that of a
tacky 80’s pool.
with a billion
like pixels on a screen.
She’s shorter than most, easy to miss in a crowd. Yet her outfits scream something violent and sure of herself. Her work ethic and dedication speak not of cutting cakes and sipping tea in a house built by a man who doesn’t live in the same country, let alone sleeps in the same bed.
She will not be her mother, her mouth doesn’t say but everything else about her does. She will be someone quite different. Who that is, she isn’t quite sure yet. But she likes what she’s seen thus far.
She’s the only girl I’ve ever met who wears tweed blazers or polar-bear coats voluntarily. Coco Chanel’s love child, alive and angry in the 21st century.
The only female I know who also enjoys spending time in a room full of sweaty men, mirrored walls and ugly orange paint. And who doesn’t feel the urge to chat with a single one.
It’s almost funny, the days of finding something as mundane as eyes ‘attractive.’ It feels like only yesterday real people a lot like her, painted our walls in their imperfect smiles. Julia Roberts, Meg Ryan. Cameron Diaz. Yesterday’s untouched ideals of beauty. Their unique imperfections making them poster-worthy. Somewhat relatable. Now we fantasize about looking the same, with the slogan that if you don’t like it, change it.
But yes, I’m still about empowering women and being a feminist. Just open for change that comes from a knife. The owner of the blue eyes lets me swim in them for as long as I want. And that feels somewhat special like I’ve earned it, as her friend.
She is possibly one of my only friends whom I remember in-depth how and where we first met.
Dinosaur earrings made out of clear jelly, with tiny pigments of purple sparkles which shook as she talked.
She matched them with a fine pearl necklace and sparkly purple eye-shadow, of course.
I remember thinking she was extremely chatty and unlike anything I had seen or met before.
She had been watching me for a while (she had told me) in an environment familiar to both of us. It was my favorite coffee shop. And she just started working there.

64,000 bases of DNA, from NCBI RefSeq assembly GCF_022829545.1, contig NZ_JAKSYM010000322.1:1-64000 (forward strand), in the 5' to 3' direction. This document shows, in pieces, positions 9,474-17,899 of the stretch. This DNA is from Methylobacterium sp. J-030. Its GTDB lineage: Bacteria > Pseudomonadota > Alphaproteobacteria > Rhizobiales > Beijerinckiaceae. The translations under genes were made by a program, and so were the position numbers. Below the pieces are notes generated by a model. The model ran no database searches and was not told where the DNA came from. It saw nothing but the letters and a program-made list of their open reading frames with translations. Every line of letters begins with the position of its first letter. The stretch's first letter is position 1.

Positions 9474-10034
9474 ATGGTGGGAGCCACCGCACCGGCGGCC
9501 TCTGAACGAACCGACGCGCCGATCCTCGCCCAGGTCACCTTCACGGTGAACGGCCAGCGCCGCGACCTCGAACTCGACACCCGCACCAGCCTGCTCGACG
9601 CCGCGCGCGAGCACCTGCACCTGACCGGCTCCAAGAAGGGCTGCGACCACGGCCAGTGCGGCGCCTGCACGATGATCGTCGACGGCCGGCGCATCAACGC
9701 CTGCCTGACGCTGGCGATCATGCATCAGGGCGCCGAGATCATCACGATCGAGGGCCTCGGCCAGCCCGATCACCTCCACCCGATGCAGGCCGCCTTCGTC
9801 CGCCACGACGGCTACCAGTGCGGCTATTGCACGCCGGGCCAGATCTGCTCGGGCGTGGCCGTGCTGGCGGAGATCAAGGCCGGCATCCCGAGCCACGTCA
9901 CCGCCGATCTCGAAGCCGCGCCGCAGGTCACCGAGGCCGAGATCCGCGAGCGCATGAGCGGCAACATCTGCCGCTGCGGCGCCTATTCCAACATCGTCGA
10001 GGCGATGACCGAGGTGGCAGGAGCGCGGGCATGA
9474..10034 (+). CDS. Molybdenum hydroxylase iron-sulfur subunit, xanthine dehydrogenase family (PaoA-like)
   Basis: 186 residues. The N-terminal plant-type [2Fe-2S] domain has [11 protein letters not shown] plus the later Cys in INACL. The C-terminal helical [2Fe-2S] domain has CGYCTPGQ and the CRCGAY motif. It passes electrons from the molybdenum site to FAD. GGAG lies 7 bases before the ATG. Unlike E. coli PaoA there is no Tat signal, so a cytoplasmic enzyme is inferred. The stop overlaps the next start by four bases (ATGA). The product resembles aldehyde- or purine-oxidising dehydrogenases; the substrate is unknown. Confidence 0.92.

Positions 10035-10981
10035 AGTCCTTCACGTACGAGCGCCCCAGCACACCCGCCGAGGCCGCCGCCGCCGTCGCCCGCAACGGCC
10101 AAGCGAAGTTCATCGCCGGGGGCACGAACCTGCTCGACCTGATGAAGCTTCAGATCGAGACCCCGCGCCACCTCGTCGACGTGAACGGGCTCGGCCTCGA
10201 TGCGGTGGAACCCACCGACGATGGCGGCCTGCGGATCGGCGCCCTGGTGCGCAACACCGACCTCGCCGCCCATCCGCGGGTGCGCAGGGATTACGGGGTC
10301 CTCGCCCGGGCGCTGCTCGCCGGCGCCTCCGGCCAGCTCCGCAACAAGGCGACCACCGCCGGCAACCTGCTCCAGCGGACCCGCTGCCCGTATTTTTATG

It was owned and operated by a Norwegian couple, both equipped with the equivalent of lemon-zest for personalities. When consumed right, they were like discovering Saracha for the first time.
The owner himself was obnoxious and introverted. Always with a book or some witty remark on hand. His wife was bitchy and sometimes scary. And yet, the most affectionate person in the room. Their marriage was built on shared interests. “… Honesty, great-sex, cigarette breaks and coffee.” Lots of it.
This formula seemed to work wonders on their 19-year marriage, as they worked together and still seemed to like each other. Weird- we both thought.
At home, they produced two high-achieving, unspoiled kids. Together they made a pack a day look like the new marital glue.
She always greeted me with a ‘hello baby;’ something my mother used to call me. It always had a way of opening me up.
And then she/he would slide into the chair opposite me and together we would go through the contents of our days; picking apart anything that didn’t make sense. And finding the right words to toss it out with. “People are assholes. Work in hospitality and you’ll soon see it,” she would often tell me.
They became like surrogate parents to both of us. I visited them almost every day after school, on account that no one was home to talk to.
Their marriage, somewhat unsanitary to normal standards, was to us the only one we saw where two people were selfish enough to love each other or, should I say loved each other enough to let the other be selfish. They stayed because they wanted to not because they had to.
I noticed when she first popped up to take my order those eyes of hers. They looked sad, yet her voice was excited. Like she had planned what to say for a while. Alive with questions tumbling out like lumps of whipped-cream, dollop after dollop. In shock, I took a deep sip of my coffee as she continued to talk.
It was like three different people were jammed into this one 5 foot 4 girl.
In group settings or with people she doesn’t feel quite comfortable around, she hides. Looking only for a moment before jabbing them in the side with a bitchy comment or three.
A total contrast to who she is around me. It’s somewhat disorientating when she does this. She never involves me in her homicides, however, I usually try and massage the tight corners out of her words, with a laugh or the peace-offering of another glass of red. It only happens every now and again.
I know it’s because she feels off-balance by something said and is trying to deal with it by not dealing with it. She cuts up the other person as a human-sacrifice to her pain or a distraction.
The next day her blue eyes will fill with remorse.
The same eyes I remember from the coffee-shop. She pours her sadness into my own, just from one look. A reminder that what she doesn’t say, you can often feel from her eyes.
Tonight her eyes read disappointment, sharing the same likeness to that of the weather outside.
She doesn’t want to talk about it so we don’t.
Louis Armstrong textures the air. A string of trumpets lunge from where he cares to pause, like Coo-coo birds from a clock.
And the fairy-lights swing dance in the breeze as the rain licks our faces, like butter on toast.